The wiring panel is the central part of any structured wiring job. The location of this panel is defined when you create a wiring plan, but it is normally placed in the basement, or else, in a closet or attic.
The great thing about a good structured wiring plan is that all the wires are streamed into one sole location, the wiring panel, making it a lot easier to change your setup or to diagnose and repair problems that arise.
Buying a wiring panel can make any wiring work look professional, however, it is expensive. The shell of the panel may start as low as $50; nevertheless, you will most certainly start adding extra and expensive modules for phones, cable, and Internet distribution.
If the wiring panel will not be located at a visible spot, you’d better get a real wiring panel, which is not very attractive, but in this way you’ll save money and just have to worry about mounting everything on the wall. The wires will be visible. Still, it offers more room and makes it easier to move cables around.
The non-electrical wires from the outside of the home must be run to the wiring panel. Since most companies are now offering the three services together, that is, phone, TV, and Internet, having everything in the same place makes it easier to switch companies, if that is your wish.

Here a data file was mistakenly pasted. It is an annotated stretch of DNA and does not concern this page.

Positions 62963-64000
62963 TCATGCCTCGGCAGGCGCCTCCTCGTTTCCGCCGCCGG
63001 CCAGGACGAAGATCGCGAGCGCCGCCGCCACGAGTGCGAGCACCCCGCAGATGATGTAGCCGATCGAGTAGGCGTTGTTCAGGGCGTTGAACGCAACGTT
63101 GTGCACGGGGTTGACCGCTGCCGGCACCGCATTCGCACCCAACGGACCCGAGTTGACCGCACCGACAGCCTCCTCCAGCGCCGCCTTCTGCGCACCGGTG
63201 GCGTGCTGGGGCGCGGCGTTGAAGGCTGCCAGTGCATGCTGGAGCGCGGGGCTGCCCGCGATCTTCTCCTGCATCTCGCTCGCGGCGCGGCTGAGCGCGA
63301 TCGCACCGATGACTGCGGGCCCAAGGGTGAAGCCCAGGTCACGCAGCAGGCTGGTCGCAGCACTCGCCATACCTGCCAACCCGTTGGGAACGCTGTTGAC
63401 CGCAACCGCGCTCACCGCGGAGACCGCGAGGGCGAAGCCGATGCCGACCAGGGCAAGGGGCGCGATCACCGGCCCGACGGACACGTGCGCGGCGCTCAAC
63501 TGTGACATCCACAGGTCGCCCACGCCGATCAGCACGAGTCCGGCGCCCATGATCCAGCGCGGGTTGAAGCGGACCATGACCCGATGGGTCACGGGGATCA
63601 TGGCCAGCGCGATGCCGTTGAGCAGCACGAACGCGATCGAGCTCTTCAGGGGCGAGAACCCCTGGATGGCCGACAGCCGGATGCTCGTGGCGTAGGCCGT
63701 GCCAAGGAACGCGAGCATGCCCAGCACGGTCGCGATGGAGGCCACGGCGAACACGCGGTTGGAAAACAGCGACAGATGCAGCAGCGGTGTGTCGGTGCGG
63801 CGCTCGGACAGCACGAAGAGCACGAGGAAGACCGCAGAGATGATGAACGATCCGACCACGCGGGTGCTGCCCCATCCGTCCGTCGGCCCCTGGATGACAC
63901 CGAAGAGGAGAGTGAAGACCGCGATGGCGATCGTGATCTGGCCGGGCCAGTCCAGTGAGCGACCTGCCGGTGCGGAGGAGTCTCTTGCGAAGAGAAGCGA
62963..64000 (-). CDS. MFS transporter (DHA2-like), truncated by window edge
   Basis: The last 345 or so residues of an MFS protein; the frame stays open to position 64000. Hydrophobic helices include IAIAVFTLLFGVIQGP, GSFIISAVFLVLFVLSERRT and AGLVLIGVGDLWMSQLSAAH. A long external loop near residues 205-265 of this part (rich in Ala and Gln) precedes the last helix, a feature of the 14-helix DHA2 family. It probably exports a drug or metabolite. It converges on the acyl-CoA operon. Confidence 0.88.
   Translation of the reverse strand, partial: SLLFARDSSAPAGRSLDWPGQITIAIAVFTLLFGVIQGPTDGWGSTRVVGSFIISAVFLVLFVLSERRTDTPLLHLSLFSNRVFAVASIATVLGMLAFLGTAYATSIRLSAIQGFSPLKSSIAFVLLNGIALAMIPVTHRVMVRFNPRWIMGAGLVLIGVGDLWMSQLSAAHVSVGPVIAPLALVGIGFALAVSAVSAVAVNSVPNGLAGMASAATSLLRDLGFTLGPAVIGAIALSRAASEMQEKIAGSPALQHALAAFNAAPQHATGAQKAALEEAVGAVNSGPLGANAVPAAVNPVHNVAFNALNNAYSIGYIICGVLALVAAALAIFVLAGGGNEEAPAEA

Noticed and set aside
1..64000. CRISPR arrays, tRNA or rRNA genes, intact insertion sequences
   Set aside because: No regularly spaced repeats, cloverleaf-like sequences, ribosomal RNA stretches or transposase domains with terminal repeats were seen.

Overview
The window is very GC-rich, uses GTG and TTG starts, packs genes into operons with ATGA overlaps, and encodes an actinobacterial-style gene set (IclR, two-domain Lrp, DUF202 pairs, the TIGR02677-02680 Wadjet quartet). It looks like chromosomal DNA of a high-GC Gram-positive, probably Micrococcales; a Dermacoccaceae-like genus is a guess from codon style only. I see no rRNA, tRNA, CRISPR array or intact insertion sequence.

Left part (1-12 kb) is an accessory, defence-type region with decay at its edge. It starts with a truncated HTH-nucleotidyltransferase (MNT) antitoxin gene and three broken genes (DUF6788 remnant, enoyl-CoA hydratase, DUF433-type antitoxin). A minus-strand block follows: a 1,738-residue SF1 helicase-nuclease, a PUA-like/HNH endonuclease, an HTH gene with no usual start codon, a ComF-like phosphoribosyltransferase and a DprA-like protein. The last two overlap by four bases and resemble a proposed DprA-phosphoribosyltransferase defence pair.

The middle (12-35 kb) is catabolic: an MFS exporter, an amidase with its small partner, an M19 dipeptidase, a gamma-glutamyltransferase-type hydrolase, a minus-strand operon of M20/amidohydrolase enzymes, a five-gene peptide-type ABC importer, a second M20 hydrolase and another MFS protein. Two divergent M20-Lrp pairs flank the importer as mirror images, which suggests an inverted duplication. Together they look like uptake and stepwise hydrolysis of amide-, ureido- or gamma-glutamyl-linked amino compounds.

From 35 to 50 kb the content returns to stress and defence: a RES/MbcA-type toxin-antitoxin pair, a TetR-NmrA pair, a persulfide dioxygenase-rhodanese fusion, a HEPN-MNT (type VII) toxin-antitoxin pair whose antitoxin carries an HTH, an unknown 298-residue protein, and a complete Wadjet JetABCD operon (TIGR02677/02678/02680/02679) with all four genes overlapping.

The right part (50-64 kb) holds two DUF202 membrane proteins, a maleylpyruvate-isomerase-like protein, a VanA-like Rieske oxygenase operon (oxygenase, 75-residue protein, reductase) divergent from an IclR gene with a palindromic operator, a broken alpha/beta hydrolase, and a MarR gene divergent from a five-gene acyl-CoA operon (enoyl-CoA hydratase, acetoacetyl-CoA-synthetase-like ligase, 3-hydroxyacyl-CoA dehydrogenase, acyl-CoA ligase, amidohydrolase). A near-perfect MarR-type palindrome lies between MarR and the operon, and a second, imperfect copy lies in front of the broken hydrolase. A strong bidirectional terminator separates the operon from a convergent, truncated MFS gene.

The panel will distribute these three cables throughout the rest of the home, like this:
-Cable: TV, phone, or Internet
-Phone: Phone or Internet
-Satellite: TV or Internet
-Fiber: TV, phone or Internet
For example, the cable company supplies a special cable modem for the Internet service. They would like you to have a cable connection close to your computer, because then they can place the cable modem nearby, run the cable wire to the modem, and then the Internet Cat5 cable from the modem to your computer. If you need two computers connected to the Internet, you would have to run a wire from the modem to the computer in another room.
When you have a structured wiring plan, the cable modem is located in the wiring panel in the basement. The incoming cable is run to the cable modem, the Cat5 cable is run to an Internet switch that can then distribute the Internet throughout the home.
A basic wiring panel will have a Cable or DSL modem, an Internet switch, a Wi-Fi router, phone splitter, TV/satellite splitters, and an alarm panel.
Before wires are cut, do an estimated layout of where each switch, splitter, and panel will be. You can start at the top, with the wires coming from the street, then the grounds, and end with the splitters at the bottom.
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